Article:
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Wally Interview 2-12-18

Morning Host

Career Capsule: Wally started his radio career in 1994 doing sports, at 540 the Team in Orlando, even though he is not a “sports” guy.  Following his success at 540, he was given an afternoon show on the alternative rock station, WJRR.  Wally’s antics created both local and national press with media outlets like NBC and MTV covering his stunts. This notoriety led to him being given a morning show on WSHE, Orlando.  Known for his bizarre creativity, he was then courted by The Walt Disney Company to bring his talents and slant to the launch of their new product, Radio Disney.

After 4 years and countless boy bands, it was time for Wally to move on.  He was hired to do mornings by 99X in Atlanta.  After three years of this aggressive alternative show, the content no longer matched his heart and was in direct conflict with what his faith and what he wanted his daughter to be exposed to.  That led him to seek out a position in Christian radio and he was hired to host Total Axxess for CHRSN/WAYF-FM in ‘07. That show morphed into the what is now the Wally Show and is the current morning show for WMNS/WAY-FM.


Wally, tell us what’s new at the Wally Show… news, changes, & with YOU… etc?

The most recent change is, I signed a 4 year deal with WAY-FM in April of last year. So, I will be here a while and I could not be happier about that.  I have a great group of people I work with on our show and truly enjoy coming to work everyday. I’m also teaching at two colleges, Colorado Christian University, and Lipscomb University. To sort of quote Michael Scott, “I like being around a younger group of people. I find it helps to youth-anize myself.”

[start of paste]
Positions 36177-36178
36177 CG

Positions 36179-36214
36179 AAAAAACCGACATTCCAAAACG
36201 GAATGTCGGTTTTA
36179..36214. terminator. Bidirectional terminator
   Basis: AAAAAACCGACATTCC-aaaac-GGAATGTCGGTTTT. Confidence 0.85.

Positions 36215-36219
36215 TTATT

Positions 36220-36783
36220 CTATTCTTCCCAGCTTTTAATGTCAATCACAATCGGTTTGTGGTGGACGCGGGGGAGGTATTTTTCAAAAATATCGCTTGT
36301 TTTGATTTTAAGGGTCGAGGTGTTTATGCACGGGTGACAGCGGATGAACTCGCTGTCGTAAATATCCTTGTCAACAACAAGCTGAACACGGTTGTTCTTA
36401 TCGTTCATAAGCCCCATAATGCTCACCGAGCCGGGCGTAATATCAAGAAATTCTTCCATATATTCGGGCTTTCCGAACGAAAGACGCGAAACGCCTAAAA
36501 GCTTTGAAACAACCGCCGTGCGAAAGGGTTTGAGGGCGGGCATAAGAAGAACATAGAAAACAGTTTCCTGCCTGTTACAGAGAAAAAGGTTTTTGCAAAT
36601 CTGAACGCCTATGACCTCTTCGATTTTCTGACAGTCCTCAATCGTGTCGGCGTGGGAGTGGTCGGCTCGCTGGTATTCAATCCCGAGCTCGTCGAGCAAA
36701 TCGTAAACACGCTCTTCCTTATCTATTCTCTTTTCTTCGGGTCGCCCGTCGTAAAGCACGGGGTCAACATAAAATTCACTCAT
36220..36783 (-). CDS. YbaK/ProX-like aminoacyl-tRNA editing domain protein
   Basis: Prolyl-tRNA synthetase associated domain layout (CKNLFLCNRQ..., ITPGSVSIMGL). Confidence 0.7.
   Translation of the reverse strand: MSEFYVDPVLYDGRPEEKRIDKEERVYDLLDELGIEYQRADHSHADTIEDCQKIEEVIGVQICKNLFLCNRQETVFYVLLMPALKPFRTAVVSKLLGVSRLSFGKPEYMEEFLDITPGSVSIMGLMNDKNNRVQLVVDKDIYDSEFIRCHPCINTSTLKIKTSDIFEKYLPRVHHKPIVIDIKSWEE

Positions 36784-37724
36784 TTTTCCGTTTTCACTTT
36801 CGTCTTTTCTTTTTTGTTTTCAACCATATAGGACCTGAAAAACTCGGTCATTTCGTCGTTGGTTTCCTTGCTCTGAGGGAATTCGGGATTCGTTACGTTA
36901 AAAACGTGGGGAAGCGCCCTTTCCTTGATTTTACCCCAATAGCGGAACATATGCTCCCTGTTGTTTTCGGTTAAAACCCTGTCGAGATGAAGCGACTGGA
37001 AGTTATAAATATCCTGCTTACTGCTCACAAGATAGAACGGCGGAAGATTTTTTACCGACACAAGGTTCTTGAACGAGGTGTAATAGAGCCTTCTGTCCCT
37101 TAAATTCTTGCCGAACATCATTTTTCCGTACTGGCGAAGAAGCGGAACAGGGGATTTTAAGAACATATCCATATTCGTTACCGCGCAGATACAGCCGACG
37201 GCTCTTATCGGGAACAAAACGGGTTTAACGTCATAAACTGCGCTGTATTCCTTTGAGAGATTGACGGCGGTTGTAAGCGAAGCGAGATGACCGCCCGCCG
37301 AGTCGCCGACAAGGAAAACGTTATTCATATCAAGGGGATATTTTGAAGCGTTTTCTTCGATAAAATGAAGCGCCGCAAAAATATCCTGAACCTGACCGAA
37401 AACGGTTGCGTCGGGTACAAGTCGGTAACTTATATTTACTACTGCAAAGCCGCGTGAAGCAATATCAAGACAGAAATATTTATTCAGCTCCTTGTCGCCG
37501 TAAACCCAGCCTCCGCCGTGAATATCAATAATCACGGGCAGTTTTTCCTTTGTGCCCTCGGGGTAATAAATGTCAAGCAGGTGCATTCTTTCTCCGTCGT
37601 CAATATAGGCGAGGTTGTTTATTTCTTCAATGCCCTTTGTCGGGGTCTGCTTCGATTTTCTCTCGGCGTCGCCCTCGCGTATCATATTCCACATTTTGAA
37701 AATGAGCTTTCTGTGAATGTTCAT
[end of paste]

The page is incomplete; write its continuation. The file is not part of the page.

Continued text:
Morning Christian Radio has become very competitive… what do you do to stand out from the crowd? 

Continue to work hard.  Radio shows are like a product, they have a life cycle. Most radio shows that have been doing this as long as I have get lazy.  Doing this job well is a grind, and most shows that are no longer as good as they once were, got that way because they stopped doing what it was that made them great in the first place.


On our show, we always talk about the importance of idea and execution. A great idea executed poorly is no good, and a bad idea executed well, is equally problematic.  You have to have both a good idea and excellent execution to create great radio.


What is the best morning show advice you’ve been given? 

The best was from Tommy Kramer. He told me in my first year of radio, 24 years ago, “You will use everything you have ever known.”  It is so true. This job requires you to be a jack of all trades and know a little about a lot of different subjects. I would never have imagined that some of the seemingly useless stuff I remember from being a kid could turn out to make great segments on the radio.